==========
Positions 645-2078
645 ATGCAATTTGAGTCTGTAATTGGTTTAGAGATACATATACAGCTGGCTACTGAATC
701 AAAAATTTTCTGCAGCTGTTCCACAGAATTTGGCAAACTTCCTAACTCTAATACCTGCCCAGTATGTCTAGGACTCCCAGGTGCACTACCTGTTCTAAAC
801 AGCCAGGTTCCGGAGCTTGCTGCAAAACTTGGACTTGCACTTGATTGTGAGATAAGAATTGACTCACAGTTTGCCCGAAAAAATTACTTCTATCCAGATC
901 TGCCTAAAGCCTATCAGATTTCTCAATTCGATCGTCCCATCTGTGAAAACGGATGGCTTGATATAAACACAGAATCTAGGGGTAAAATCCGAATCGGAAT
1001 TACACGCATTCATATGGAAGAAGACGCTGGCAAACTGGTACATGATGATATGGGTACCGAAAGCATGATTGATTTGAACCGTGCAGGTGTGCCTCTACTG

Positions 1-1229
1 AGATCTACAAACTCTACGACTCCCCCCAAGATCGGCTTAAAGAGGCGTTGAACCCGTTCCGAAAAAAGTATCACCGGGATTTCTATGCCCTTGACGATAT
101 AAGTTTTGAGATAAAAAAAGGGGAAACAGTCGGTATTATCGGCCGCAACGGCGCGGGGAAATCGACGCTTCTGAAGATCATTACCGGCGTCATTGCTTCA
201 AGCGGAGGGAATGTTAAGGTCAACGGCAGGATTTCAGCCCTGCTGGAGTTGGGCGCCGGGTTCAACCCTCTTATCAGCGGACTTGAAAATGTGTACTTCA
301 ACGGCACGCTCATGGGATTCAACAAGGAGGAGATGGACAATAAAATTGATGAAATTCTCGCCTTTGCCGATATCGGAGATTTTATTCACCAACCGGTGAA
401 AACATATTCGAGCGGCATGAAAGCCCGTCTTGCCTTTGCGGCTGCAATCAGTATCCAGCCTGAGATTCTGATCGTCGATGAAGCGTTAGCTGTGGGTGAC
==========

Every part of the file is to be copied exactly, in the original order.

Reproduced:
Positions 645-2078
645 ATGCAATTTGAGTCTGTAATTGGTTTAGAGATACATATACAGCTGGCTACTGAATC
701 AAAAATTTTCTGCAGCTGTTCCACAGAATTTGGCAAACTTCCTAACTCTAATACCTGCCCAGTATGTCTAGGACTCCCAGGTGCACTACCTGTTCTAAAC
801 AGCCAGGTTCCGGAGCTTGCTGCAAAACTTGGACTTGCACTTGATTGTGAGATAAGAATTGACTCACAGTTTGCCCGAAAAAATTACTTCTATCCAGATC
901 TGCCTAAAGCCTATCAGATTTCTCAATTCGATCGTCCCATCTGTGAAAACGGATGGCTTGATATAAACACAGAATCTAGGGGTAAAATCCGAATCGGAAT
1001 TACACGCATTCATATGGAAGAAGACGCTGGCAAACTGGTACATGATGATATGGGTACCGAAAGCATGATTGATTTGAACCGTGCAGGTGTGCCTCTACTG

Positions 1-1229
1 AGATCTACAAACTCTACGACTCCCCCCAAGATCGGCTTAAAGAGGCGTTGAACCCGTTCCGAAAAAAGTATCACCGGGATTTCTATGCCCTTGACGATAT
101 AAGTTTTGAGATAAAAAAAGGGGAAACAGTCGGTATTATCGGCCGCAACGGCGCGGGGAAATCGACGCTTCTGAAGATCATTACCGGCGTCATTGCTTCA
201 AGCGGAGGGAATGTTAAGGTCAACGGCAGGATTTCAGCCCTGCTGGAGTTGGGCGCCGGGTTCAACCCTCTTATCAGCGGACTTGAAAATGTGTACTTCA
301 ACGGCACGCTCATGGGATTCAACAAGGAGGAGATGGACAATAAAATTGATGAAATTCTCGCCTTTGCCGATATCGGAGATTTTATTCACCAACCGGTGAA
401 AACATATTCGAGCGGCATGAAAGCCCGTCTTGCCTTTGCGGCTGCAATCAGTATCCAGCCTGAGATTCTGATCGTCGATGAAGCGTTAGCTGTGGGTGAC